Syntactic Autonomy(1)

L.M. Rocha
Computer Research Group, MS P990
Los Alamos National Laboratory
Los Alamos, NM 87545

In: Proceedings of the Joint Conference on the Science and Technology of Intelligent Systems (ISIC/CIRA/ISAS 98). National Institute of Standards and Technology, Gaithersburg, MD.. IEEE Press, pp. 706-711.

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The study of adapting and evolving autonomous agents should be based on a complex systems-theoretic framework which requires both self-organizing and symbolic dimensions. An inclusive framework based on the notions of semiotics and situated action is advanced to build models capable of representing, as well as evolving in their environments. Such undertaking is pursued by discussing the ways in which symbol and self-organization are irreducibly intertwined in evolutionary systems. With this semiotic view of self-organization and symbols, we re-think the notion of autonomy of evolving systems, and show that evolutionary systems are characterized by a particular type of syntactic autonomy. Recent developments in emergent computation in cellular automata are discussed as examples of the emergence of syntactic autonomy in computational environments. New experiments emphasizing this syntactic autonomy in cellular automata are presented.

Keywords: Evolutionary Systems, Self-Organization, Autonomy, Artificial Life, Semiotics, Emergence, Cellular Automata, Genetic Algorithms, Situated Action.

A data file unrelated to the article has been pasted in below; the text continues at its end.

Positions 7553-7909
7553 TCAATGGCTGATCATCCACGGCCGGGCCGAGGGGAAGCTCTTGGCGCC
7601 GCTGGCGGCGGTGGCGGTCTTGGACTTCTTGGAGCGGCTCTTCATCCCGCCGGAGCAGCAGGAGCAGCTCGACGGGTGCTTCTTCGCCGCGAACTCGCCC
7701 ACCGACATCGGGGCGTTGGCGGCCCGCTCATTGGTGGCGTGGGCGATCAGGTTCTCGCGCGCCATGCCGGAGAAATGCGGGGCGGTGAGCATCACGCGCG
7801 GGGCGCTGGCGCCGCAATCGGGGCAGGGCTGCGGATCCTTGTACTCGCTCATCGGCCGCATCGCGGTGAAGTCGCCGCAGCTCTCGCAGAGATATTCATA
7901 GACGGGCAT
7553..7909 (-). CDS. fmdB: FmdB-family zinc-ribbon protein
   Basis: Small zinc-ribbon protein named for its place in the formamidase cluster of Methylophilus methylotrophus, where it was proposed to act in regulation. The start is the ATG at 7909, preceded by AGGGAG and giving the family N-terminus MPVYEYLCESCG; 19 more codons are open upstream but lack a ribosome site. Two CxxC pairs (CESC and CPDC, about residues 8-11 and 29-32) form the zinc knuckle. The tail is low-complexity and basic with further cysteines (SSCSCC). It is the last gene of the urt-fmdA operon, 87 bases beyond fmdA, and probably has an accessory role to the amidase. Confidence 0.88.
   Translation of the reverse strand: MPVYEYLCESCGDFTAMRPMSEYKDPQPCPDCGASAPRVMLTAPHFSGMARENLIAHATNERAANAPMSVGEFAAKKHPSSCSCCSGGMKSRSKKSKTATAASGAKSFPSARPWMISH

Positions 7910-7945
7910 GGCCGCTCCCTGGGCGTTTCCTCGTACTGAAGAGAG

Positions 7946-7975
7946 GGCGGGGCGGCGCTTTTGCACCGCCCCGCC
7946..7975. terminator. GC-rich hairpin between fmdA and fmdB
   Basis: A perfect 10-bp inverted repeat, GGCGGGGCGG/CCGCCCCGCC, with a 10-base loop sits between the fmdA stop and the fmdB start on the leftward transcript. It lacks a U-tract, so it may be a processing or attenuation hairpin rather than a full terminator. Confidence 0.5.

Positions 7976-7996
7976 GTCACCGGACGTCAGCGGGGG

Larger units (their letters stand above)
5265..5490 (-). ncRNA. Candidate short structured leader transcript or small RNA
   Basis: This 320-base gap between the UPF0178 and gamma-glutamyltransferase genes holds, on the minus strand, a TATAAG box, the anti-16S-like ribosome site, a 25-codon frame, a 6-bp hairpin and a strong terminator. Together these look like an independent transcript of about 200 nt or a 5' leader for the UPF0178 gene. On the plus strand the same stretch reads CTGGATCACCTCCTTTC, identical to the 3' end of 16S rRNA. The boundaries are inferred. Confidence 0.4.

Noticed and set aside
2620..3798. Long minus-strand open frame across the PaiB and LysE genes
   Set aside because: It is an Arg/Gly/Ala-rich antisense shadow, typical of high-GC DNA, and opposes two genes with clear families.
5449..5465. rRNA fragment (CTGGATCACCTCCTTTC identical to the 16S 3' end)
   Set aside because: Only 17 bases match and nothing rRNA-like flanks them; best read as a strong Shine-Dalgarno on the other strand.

1. Situated Semiosis

1.1 Self-Organization

Self-organization is seen as the process by which systems of many components tend to reach a particular state, a set of cycling states, or a small volume of their state space (attractor basins), with no external interference. This attractor behavior is often recognized at a different level of observation as the spontaneous formation of well organized structures, patterns, or behaviors, from random initial conditions (emergent behavior). The systems used to study this behavior computationally are referred to as dynamical systems or state-determined systems, since their current state depends only on their previous state. They possess a large number of components or variables, and thus high-dimensional state spaces.

Computational self-organization is often used to model physical matter with systems such as boolean networks or cellular automata. The state-determined transition rules are interpreted as the laws of some physical or chemical system [Rocha and Joslyn, 1998]. It follows from the observed attractor behavior that there is a propensity for matter to self-organize (e.g. the work of Prigogine [1985] and Kauffman [1993]). In this sense, matter is described by the laws of physics and the emergent characteristics of self-organization. In the following, whenever the words matter and materiality are used, they should be understood as reflecting this notion of self-organization both in physical and computational environments.

1.2 Semantic Emergence

Self-organizing attractor values can be used to refer to observables accessible to the self-organizing system in its environment, and thus perform environmental classifications (e.g. classifying neural networks). The process of obtaining novel classifications of an environment by a self-organizing system, which can only be achieved by structural changes to its attractor landscape (e.g. weight changes in a neural network), can be referred to generally as emergent classification [for more details on this argument please refer to Rocha, 1996, 1997]. Emergent because it is the result of the local interaction of the basic components of the self-organizing system and not from a global controller.